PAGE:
Sourced from CNN
Architect Stefano Boeri has always been obsessed with trees. The Italian traces his fascination back to a novel he read as a child, "Il Barone Rampante" ("The Baron in the Trees"), in which a young boy climbs up into a world of trees and vows to never to return.
"I think trees are individuals," Boeri said in a phone interview. "Each has its own evolution, its own biography, its own shape."
Unsurprisingly, there is child-like wonder to the architect's best-known building, Il Bosco Verticale, or the Vertical Forest. Built in his home city of Milan, the celebrated complex teems with greenery, its facades transformed into living, breathing organisms.
The project's two residential towers -- measuring 80 meters (262 feet) and 112 meters (367 feet) respectively -- play host to around 20,000 trees, shrubs and plants. They spill out from irregularly placed balconies and crawl up the structures' sides. By Boeri's estimates, there are two trees, eight shrubs, and 40 plants for each human inhabitant.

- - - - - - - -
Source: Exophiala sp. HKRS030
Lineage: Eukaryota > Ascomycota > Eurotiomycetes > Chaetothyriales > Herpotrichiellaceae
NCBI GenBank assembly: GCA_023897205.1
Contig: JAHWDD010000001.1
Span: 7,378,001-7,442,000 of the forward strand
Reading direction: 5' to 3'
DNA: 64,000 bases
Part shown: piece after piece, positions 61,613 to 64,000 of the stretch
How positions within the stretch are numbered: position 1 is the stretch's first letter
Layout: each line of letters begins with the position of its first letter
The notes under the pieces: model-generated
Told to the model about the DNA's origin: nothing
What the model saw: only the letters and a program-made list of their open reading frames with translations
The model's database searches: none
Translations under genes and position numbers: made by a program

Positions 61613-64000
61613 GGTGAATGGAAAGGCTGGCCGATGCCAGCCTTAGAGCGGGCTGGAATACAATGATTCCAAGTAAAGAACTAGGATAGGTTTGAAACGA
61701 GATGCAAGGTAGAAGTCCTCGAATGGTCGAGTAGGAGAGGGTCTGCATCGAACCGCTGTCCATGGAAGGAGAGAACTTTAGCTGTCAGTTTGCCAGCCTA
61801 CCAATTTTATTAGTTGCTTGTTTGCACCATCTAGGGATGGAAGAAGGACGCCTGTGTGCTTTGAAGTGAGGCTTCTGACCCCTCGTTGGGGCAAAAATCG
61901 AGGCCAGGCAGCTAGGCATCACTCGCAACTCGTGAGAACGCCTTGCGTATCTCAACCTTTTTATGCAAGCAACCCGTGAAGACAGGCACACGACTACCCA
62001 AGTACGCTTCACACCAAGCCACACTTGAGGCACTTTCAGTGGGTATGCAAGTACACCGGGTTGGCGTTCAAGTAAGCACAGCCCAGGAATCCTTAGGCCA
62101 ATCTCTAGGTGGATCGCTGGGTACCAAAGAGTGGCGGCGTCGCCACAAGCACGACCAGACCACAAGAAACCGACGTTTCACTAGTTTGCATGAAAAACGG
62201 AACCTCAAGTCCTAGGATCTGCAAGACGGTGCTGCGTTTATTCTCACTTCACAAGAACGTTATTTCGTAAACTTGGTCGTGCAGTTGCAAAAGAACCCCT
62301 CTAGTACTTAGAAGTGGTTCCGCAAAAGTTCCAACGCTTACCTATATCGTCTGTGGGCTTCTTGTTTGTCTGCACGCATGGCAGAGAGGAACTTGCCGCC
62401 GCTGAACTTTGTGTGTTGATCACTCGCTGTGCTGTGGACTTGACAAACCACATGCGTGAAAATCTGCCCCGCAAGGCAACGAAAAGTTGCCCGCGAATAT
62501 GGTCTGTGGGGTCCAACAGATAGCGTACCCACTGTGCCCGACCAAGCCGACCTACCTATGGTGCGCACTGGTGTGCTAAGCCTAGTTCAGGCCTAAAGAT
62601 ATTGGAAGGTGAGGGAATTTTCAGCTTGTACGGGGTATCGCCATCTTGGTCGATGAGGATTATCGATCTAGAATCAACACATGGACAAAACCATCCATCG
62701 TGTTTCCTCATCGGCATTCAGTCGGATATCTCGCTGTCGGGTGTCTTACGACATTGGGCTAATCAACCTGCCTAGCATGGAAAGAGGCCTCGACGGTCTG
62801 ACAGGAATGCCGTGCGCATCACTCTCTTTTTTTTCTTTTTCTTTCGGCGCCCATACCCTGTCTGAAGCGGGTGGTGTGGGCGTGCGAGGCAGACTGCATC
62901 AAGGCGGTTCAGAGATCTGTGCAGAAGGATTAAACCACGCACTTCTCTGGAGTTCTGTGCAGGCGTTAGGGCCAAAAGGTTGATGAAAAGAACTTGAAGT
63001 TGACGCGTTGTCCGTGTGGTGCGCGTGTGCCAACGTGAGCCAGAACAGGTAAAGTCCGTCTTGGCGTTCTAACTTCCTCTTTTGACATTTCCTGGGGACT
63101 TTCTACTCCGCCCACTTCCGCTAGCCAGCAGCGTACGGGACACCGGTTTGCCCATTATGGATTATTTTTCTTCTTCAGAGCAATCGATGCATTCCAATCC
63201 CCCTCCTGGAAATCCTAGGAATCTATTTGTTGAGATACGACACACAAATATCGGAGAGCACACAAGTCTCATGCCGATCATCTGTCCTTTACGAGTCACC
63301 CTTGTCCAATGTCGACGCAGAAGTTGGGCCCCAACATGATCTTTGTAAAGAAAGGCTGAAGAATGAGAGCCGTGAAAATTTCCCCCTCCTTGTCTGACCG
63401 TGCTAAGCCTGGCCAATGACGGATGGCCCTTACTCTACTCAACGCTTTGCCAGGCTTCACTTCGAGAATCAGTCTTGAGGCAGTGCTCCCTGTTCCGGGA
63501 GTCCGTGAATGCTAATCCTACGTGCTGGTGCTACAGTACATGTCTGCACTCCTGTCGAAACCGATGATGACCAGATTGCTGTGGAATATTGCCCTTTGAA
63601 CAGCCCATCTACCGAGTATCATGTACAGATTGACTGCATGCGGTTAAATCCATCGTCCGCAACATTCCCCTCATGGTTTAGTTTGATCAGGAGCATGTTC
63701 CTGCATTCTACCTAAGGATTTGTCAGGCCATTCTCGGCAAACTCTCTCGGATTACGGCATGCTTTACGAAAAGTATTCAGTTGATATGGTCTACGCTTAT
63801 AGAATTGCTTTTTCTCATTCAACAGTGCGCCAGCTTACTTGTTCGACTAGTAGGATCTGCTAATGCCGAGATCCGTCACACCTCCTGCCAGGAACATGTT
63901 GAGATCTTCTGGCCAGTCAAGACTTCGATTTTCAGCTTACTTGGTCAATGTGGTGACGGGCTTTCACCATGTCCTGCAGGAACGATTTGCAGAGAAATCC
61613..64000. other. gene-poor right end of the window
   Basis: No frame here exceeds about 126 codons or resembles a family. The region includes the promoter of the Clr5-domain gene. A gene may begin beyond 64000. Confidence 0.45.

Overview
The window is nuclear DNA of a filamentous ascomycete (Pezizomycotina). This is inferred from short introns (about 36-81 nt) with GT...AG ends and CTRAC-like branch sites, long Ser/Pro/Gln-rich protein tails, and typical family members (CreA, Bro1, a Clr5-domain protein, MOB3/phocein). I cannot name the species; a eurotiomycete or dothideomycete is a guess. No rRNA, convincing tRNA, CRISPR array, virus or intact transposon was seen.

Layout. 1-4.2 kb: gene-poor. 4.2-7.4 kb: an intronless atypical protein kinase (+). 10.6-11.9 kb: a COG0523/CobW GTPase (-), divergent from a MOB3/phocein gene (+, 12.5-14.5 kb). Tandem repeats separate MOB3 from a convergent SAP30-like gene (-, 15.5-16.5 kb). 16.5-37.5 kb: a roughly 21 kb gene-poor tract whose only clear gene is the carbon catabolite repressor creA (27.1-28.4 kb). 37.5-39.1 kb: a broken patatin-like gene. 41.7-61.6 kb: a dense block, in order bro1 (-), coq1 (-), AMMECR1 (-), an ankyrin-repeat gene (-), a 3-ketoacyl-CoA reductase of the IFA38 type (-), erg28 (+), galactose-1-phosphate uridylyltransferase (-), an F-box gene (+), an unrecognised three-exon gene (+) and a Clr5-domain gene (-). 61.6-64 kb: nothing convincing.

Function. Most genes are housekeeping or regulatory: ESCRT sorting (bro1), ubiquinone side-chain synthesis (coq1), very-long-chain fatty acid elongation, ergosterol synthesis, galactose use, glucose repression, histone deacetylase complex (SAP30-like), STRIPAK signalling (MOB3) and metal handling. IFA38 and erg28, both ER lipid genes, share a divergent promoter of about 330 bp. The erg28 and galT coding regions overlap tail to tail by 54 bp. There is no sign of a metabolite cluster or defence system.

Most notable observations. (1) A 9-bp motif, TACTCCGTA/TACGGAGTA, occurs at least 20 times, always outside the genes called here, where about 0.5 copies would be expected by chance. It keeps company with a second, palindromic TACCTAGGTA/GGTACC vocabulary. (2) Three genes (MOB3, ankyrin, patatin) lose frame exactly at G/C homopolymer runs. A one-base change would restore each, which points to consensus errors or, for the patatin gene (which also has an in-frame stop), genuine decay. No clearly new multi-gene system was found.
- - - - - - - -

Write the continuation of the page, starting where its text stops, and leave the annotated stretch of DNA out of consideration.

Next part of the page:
The purported benefits of this garden architecture transcend aesthetics. Greenery, supposedly, provides shade to apartments, psychological benefits to residents and a home to wildlife. (There are, Boeri said, "hundreds of birds, more than 15 different species" nesting on the towers' various floors.)
But the architect's proudest claim that the buildings absorb 30 tons of CO2 and produce 19 tons of oxygen a year, according to his research, with a volume of trees equivalent to more than 215,000 square feet of forestland.
"The ability to enlarge green surfaces inside and around our city is one of the most efficient ways to try to reverse climate change," he said. "So, a vertical forest is one of the possible ways to ... enlarge biological surfaces, in the horizontal and the vertical. (The solution is) not only gardens. Why not also the side of the building?"